The Republic of Afghanistan is still facing many challenges after many years of war, foreign intervention, and civil strife. A telecommunications sector has been created practically from scratch in recent years, but an effective infrastructure and services are still under development, as well as a state office to supervise and regulate competition.
The Internet penetration rate almost reached 20% in early 2019. There is less than 1 per 100 for fixed-line teledensity, but mobile-cellular reaches ; 63 per 100. With internet access initially relying heavily on dial-up services and an extremely low number of broadband subscribers, 3G services are being successfully offered by the various operators in the country. However, users are still around 12% of the total mobile subscriber base.
Telecommunications services in Afghanistan rely heavily on its mobile infrastructure. Afghanistan has a highly competitive mobile market that continues to flourish despite the background of the ongoing conflict throughout the country. Fixed-line broadband market penetration has not grown significantly over the last five years, so growth in the telecoms sector relies heavily on the mobile segment, with mobile penetration rising to 60% in 2019 and the total number of subscribers reaching almost 23 million. The Telecom Regulatory Authority is the agency dedicated to regulating, licensing, and supervising broadcasts, post, and telecommunications in Afghanistan.
Afghanistan’s economy is recovering from decades of conflict. Despite improvements in life expectancy, incomes, and literacy since 2001, Afghanistan is still extremely poor, landlocked, and highly dependent on foreign aid. Much of the population continues to suffer from shortages of housing, clean water, electricity, medical care, and jobs. Corruption, insecurity, weak governance, lack of infrastructure, and the Afghan Government’s difficulty in extending rule of law to all parts of the country pose challenges to future economic growth.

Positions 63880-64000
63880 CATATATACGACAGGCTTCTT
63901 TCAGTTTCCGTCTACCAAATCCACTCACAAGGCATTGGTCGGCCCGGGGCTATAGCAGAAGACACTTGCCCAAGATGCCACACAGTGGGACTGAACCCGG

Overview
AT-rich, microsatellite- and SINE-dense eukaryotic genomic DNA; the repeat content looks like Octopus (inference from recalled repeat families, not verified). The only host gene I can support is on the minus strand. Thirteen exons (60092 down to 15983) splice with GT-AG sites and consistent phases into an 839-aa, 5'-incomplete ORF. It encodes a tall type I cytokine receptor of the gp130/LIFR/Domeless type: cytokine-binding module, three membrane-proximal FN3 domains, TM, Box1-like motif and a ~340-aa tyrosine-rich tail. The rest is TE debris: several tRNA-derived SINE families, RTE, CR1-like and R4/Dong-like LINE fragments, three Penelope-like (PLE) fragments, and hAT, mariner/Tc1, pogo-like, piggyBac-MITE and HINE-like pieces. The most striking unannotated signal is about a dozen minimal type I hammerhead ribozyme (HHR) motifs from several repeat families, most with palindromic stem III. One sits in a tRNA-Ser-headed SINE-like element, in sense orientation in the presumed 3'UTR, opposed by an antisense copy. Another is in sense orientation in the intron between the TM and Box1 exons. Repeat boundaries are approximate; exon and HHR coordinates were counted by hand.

In 2017 Afghanistan’s growth rate was only marginally above that of the 2014-2016 average. The drawdown of international security forces that started in 2012 has negatively affected economic growth, as a substantial portion of commerce, especially in the services sector, has catered to the ongoing international troop presence in the country. Planned reforms may still take time to be implemented and Afghanistan will remain dependent on international donor support over the next several years.
Afghan Telecom (aka “AfTel”) is a telecom company offering fixed line, wireless voice and data services under a 25-year license in Afghanistan. The company was previously government owned and operated until 2005 when the Afghan Ministry of Communications spun it off into a private entity. Afghan Telecom is the pioneer in implementing new telecommunication services in Afghanistan & a leader in the telecom market. Afghan Telecom has gone beyond its local borders to the international markets, and is now interconnected with neighboring countries such as Pakistan, Iran, Tajikistan, and Uzbekistan with its National Optical Fiber network, and it is working to connect Turkmenistan also in a near future.